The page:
Simcha's Torah Stories - Vayikra

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Simcha's Torah Stories

Parshat Vayikra


Boys, the principal is coming in five minutes to speak to the class. Everyone prepare themselves.

The boys rush to straighten up the class and then sit orderly in their seats. The principal arrives and everyone stands up.

Boys, thank you for giving me a few minutes of you time. I know that you are very busy learning, so I will be brief. The director of the old age home across the street asked me if some of our students could come to the old age home to visit with the people there. It would make the elderly people very happy and be a tremendous mitzvah. Therefore, I am asking each boy to sacrifice half an hour of his free time each week to visit with the people in the old age home. Thank you very much. That's all boys.

With that, everyone stands up as the principal leaves.

Half an hour a week is a big sacrifice, Chaim.

I don't think so, Avi. I don't consider it a sacrifice at all.

But you have to give up half an hour.

I'll tell you what I think about that, based on this week's Torah portion, Parshas Vayikra. The Book of Vayikra begins by writing about the sacrifices that were offered up on the altar in the Mishkan (Tabernacle). However, the word sacrifice is misleading. Sacrifice means that you give up something. Even if you receive something in return, it is not as much as you gave. After all, you made a sacrifice. The Hebrew word is "korbon". The root of that word is "karov" to come close. A "korbon" brings a person close.

Close to what?

Close to G-d. By giving of himself, he comes closer to G-d.

How can that be?

Rabbi Eliyahu Dessler, one of the great Rabbis of the past generation explains that you become close to someone by giving them. The biggest proof is parents and children. No one loves children more than their parents do. Why? Because the parents give to them constantly. That creates a bond of love so strong that nothing can break it.

I understand Chaim. If we go to the old age home, we do not sacrifice anything. By giving time and attention to the elderly people there, we will actually gain by becoming close to them.

That's it, Avi. You don't lose by giving; you only gain. A close relationship with someone is one of the most precious things in the whole world. It is well worth the half an hour per week.

Come Chaim. Let's go to the old age home right now. Those elderly need our help. Thank you so much for bringing me close to this mitzvah of getting close to people.

Simcha's Talmudic Quiz


"Look at that thick black smoke."

"Something is burning there at Mr. Wallace's farm. Look it's his haystack."

"Wait a minute. A burning haystack doesn't put out thick black smoke like that. Let's go a little closer to see what is happening."

As the boys approach, they see two men arguing.

"You'll pay for this. I had ten radial tires hidden in that haystack. They are worth almost a thousand dollars."

"You had no business hiding tires in a haystack. I will happily pay for your haystack. After all, I was negligent by letting it catch on fire. But I can't be responsible for your radial tires. You should have stored them in a more protected place."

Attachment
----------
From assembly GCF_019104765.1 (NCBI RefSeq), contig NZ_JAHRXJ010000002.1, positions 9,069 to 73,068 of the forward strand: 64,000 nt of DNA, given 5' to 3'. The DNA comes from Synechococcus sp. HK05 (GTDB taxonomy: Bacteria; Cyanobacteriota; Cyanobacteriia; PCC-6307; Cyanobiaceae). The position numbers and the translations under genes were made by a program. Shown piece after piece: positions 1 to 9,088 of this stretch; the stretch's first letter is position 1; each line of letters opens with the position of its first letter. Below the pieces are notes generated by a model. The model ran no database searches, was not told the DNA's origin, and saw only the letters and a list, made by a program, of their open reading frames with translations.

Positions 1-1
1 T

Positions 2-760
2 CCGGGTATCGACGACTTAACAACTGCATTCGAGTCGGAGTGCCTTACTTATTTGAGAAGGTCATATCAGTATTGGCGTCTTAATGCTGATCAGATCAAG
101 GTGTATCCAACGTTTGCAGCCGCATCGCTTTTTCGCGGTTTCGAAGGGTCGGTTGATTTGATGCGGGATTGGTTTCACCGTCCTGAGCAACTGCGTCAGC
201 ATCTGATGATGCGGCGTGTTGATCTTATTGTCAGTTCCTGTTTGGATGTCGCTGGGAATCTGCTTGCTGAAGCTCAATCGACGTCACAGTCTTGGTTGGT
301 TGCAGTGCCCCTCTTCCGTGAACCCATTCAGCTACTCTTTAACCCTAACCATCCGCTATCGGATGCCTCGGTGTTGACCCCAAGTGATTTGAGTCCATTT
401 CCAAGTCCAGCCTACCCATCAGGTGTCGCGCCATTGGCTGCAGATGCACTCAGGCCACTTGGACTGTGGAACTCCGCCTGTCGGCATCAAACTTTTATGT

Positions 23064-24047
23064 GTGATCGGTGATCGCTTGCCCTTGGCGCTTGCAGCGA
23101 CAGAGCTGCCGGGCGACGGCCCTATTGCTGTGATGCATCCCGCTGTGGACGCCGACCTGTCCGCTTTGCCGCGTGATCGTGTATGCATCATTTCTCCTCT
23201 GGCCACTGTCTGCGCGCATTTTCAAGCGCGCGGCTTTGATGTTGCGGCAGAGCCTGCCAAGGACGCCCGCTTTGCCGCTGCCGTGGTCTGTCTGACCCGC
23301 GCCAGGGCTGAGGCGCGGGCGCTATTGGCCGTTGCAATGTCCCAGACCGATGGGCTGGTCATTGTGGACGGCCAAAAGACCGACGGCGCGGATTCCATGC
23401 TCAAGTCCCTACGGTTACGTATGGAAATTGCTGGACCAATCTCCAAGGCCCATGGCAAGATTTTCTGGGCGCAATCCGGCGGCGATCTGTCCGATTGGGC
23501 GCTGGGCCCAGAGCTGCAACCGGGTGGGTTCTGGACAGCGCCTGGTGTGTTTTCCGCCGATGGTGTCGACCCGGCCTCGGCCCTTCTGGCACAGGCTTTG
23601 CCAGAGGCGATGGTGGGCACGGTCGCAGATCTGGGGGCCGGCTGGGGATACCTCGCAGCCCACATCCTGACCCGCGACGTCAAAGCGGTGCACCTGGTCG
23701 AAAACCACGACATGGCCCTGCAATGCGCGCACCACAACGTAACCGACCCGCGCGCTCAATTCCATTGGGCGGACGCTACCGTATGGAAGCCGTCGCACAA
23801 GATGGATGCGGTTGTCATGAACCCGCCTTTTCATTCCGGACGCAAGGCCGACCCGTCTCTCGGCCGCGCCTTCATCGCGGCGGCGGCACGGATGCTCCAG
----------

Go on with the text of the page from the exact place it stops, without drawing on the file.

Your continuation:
The question is, does the man who burned the haystack pay for the radial tires?

(This puzzle is from Tractate Bava Kamma, page 61b).



"It's your fault!"

"No it is not. You should have been more careful."

"What's going on here? What are you two arguing about?"

"Do you see this box of broken pottery? He has to pay for it."


"We were walking along, he was first and I was behind him. Suddenly, he tripped and fell down. I tripped over him and fell. I dropped this box of pottery that I was helderlying and everything broke. Now he must pay for it. If he hadn't fallen first, I would not have tripped over him."

"You are responsible for your own falling. You should have watched where you were going. I don't have to pay for anything."

The question is who pays for the broken pottery and why.

(This puzzle is from Tractate Bava Kamma, page 31a).

The Answer is:

The Mishna itself rules that the first man who fell must pay for the damages to the second man who tripped over him. The question is why?

  1. Rebbe Meir helderlys the first man responsible for tripping and falling. People have a responsibility to not fall when they are walking.

  2. Rebbe Yochanan says that even if the first man is not held responsible for falling, he is held responsible for not getting up out of the way in time. He waited too long on the ground.

  3. Rav Nachman Bar Yitzchak says that even if he did not have enough time to get up, he should have warned the second man that he had fallen. Rebbe Yochanan's response to that is that if he did not have enough time to get up, he could not have warned the second man because he was too busy recovering from the fall.
The Mechaber in Shulchan Aruch Choshen Mishpat 413:1 rules like Rebbe Yochanan, that if the first man did have the time to get up, and he did not, then he is responsible. If he did not have the time to get up, then he is not responsible for warning the man behind him.

The Rema writes that some say that he is responsible for warning if he had the time to warn.

However, both the Mechaber and the Rema agree that all of this only applies to bodily damages. We learn from a verse in the Torah that damages of this sort on the property of the second man are exempt from payment.

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